Do You Need Florida Renters Insurance Wind Coverage?
Many renters don’t actually need wind coverage on renters insurance in Florida. People who live inland often find that the coverage is available, but it makes no real difference to their lives because the risk is small and they’re not responsible for the building, only for their own personal property.
Renters in coastal areas with Tampa renters insurance, or even Miami renters insurance often believe they need the coverage and are disappointed that it may not be available. Again, it’s important to note that as a tenant, you’re not responsible for the building. If you live in newly constructed Tampa apartments, for instance, they’re built to the latest building code standards and designed to withstand windstorms. If there were damage to the building from a hurricane, for instance, it wouldn’t be your problem as a resident.
But knowing that you’re not responsible for the loss if it happens isn’t always enough to set one’s mind at ease. Especially if you live in an older building, or one that was converted to apartments from a single-family residence, you may well want and need the coverage.
Why Is Florida Renters Insurance Wind Coverage Often Not Available?
You’ll find that this changes, often with surprising frequency. Effective Coverage has built close relationships with underwriters that allow us to be the first to know when a territory opens or closes for wind coverage. But why would insurance companies change their mind about whether they want to write windstorm coverage on coastal Florida renters insurance?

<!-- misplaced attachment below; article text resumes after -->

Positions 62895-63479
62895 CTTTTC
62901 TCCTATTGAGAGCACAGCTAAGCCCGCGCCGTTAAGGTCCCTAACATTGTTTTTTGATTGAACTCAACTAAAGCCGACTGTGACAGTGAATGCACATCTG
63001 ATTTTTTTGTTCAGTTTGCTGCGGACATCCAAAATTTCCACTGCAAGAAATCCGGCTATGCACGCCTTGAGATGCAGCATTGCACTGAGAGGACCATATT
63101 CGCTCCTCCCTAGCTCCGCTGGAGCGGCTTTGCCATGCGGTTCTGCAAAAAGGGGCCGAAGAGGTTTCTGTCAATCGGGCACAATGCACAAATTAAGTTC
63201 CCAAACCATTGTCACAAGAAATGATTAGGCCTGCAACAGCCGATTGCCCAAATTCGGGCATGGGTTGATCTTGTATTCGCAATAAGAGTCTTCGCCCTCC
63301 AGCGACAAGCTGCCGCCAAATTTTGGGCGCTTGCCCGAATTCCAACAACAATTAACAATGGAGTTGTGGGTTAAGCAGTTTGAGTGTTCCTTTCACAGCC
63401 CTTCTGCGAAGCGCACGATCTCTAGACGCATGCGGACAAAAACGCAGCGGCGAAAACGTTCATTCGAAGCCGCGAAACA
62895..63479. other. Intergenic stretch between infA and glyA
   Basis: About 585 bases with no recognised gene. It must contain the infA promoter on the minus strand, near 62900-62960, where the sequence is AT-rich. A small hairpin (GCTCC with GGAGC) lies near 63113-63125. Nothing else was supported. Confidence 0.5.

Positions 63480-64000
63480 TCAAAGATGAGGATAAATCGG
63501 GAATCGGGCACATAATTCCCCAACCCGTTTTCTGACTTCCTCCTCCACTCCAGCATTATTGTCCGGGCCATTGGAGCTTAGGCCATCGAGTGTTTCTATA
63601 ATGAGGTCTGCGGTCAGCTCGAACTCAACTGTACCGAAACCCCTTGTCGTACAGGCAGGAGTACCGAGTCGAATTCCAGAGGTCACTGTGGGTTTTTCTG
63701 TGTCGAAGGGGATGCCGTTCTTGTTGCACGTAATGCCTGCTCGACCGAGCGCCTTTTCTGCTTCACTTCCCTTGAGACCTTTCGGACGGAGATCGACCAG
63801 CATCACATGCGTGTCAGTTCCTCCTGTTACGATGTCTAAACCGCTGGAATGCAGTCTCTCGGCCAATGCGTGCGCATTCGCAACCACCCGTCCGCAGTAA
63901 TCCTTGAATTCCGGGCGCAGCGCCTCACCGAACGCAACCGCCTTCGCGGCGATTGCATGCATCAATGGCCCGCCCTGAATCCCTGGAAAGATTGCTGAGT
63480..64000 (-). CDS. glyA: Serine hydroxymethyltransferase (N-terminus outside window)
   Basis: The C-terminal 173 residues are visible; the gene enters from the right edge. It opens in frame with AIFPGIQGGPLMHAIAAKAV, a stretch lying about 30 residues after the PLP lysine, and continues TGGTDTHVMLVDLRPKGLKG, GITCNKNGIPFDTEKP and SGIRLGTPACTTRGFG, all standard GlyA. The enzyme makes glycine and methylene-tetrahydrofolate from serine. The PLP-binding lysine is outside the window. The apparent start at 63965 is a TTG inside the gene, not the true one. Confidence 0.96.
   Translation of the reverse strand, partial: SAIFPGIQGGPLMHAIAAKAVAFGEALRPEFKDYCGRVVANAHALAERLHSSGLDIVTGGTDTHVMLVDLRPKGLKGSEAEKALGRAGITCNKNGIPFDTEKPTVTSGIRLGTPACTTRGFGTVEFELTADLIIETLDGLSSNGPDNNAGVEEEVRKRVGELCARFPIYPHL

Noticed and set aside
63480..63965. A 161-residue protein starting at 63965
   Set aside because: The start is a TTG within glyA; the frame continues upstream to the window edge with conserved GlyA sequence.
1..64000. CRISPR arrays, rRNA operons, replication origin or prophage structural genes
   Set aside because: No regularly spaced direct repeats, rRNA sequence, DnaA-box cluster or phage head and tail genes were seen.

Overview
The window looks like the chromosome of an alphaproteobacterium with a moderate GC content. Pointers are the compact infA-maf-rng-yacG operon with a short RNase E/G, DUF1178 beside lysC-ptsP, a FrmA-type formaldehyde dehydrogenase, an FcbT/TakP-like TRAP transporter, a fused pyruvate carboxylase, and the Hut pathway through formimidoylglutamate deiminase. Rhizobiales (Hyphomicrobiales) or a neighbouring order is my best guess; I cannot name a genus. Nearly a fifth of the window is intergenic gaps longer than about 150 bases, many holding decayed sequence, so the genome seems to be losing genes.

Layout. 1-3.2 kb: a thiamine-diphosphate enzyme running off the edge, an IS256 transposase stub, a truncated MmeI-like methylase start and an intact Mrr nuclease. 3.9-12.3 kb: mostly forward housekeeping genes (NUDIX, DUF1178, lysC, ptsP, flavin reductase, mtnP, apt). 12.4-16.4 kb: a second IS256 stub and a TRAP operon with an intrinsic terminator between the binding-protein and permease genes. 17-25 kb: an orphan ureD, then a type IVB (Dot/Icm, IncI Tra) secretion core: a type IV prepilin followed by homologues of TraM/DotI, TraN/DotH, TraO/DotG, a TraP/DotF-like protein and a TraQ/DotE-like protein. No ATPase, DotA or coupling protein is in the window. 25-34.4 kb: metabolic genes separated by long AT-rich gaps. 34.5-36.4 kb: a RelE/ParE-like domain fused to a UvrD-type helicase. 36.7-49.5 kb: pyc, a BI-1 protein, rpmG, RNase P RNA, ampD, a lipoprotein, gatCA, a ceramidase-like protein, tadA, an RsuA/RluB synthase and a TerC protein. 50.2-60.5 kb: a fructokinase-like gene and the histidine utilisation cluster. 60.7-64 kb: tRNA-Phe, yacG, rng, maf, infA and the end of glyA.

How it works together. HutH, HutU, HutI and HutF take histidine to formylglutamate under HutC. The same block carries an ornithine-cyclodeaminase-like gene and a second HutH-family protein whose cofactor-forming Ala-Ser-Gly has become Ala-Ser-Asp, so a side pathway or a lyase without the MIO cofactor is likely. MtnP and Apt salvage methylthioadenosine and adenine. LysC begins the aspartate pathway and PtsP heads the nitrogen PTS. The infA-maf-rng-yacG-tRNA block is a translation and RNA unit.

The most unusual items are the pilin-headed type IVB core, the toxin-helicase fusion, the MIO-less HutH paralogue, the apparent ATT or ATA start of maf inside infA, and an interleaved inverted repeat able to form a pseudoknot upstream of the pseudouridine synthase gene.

In a word, exposure.
Carriers are required to maintain certain levels of reserve funds for payment of claims, should they arise. The companies also have certain amounts of what’s called reinsurance. Reinsurance is nothing more than insurance bought by an insurance company to hedge against the risk of a significant claims event such as a hurricane. Let’s look at the hypothetical insurance company Florida Underwriters Network, or FUN, as an example.
Assume that FUN is required to maintain one million dollars in reserve for general claims from its policyholders, one million dollars for wind claims from its policyholders, and ten million dollars in reinsurance for Florida hurricane claims. That’s based on the current 1,000 policyholders.
If FUN sells 1,000 more policies, they now need to maintain two million in general claims reserves. No sweat, they think. They transfer a million from other unallocated resources, and all is right with the world. But now there’s a problem – the wind claim reserves and the reinsurance aren’t compliant. Maybe they can transfer a million into that reserve account just as easily. That still leaves the reinsurance problem.